[NetBehaviour] question about a novel and "chiastic structure"

Edward Picot julian.lesaux at gmail.com
Thu Oct 29 19:52:18 CET 2020


I'm a big fan of chaistic structure - or the 'onion structure', which is 
another term for the same thing. You work your way inwards through 
various layers of narrative to reach the central point, then you work 
your way outwards through the same layers again, ideally in reverse 
order, to complete the story. There are examples of this kind of 
structure in fairy stories - a princess who is exiled does kind deeds to 
a bird, a toad and a fox, and then has to overcome a series of 
apparently-impossible challenges in which she is helped by the fox, the 
toad and the bird in repayment for her kindness. It's a very useful 
alternative to the prevailing 'three act' structure of (for example) 
most Hollywood movies, where everything is geared towards a massive 
cliffhanger/climax/confrontation/resolution at the end. The onion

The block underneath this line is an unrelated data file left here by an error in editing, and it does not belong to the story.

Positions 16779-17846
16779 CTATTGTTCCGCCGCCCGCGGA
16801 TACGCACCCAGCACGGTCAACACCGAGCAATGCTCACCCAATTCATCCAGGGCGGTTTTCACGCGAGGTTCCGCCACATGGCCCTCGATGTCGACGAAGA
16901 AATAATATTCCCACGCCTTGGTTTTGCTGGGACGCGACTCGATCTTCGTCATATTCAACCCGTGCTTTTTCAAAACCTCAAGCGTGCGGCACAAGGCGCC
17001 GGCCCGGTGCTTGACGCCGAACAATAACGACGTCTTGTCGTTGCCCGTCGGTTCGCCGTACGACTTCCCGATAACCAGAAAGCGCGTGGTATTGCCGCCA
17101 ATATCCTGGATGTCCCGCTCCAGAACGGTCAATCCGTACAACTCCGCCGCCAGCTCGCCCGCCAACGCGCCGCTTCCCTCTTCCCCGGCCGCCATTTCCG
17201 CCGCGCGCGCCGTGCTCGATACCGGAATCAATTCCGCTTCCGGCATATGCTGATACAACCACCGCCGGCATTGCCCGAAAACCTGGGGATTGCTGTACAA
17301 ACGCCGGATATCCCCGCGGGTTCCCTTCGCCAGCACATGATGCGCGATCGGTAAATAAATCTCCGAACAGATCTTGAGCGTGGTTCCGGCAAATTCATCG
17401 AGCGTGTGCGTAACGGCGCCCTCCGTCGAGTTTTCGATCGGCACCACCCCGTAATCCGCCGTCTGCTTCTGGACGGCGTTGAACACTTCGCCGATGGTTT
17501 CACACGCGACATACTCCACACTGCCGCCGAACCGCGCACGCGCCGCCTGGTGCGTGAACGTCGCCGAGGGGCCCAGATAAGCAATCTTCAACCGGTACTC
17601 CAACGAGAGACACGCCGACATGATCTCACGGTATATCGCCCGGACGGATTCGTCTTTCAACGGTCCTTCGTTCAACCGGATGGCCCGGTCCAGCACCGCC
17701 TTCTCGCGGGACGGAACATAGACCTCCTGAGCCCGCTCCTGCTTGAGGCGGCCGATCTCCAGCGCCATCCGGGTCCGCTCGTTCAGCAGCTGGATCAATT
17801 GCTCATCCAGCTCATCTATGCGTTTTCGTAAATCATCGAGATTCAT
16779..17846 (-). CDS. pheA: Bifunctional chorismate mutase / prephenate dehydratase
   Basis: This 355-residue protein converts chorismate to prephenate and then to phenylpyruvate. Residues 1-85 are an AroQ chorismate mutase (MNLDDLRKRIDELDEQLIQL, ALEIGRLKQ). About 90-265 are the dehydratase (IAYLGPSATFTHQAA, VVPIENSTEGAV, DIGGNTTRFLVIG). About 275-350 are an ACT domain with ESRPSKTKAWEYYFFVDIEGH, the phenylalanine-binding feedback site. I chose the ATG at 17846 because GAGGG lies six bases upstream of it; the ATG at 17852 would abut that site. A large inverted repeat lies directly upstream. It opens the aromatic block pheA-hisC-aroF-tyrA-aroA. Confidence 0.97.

structure, by contrast, is more balanced, less end-heavy, and the 
turning-point/crux of the story tends to be the bit in the middle, the 
heart of the narrative, after which good luck turns to bad, the 
protagonist starts to reap the rewards of her good deeds, etc.

I suppose things like mandalas (and possibly mazes) might be examples of 
this kind of structure in the visual arts.


On 29/10/2020 18:00, Max Herman via NetBehaviour wrote:
> Hi all,
> My book club just read Andrew Sean Greer's novel/Less/, which won the 
> Pulitzer Prize for fiction in 2018.  It seems to use a lot of 
> "chiastic structure," which is an A-B-B'-A' pattern used in ancient 
> literature.  There are also some biological meanings of the term (for 
> vision and genetics).
> I'd be curious to know if anyone is aware of chiastic structure in 
> visual arts or perhaps computer systems.
> Interesting idea Ricardo about the Rethinking Humanity idea!  Will be 
> interested to hear/see more.
> All best,
> Max
> _______________________________________________
> NetBehaviour mailing list
> NetBehaviour at lists.netbehaviour.org
> https://lists.netbehaviour.org/mailman/listinfo/netbehaviour

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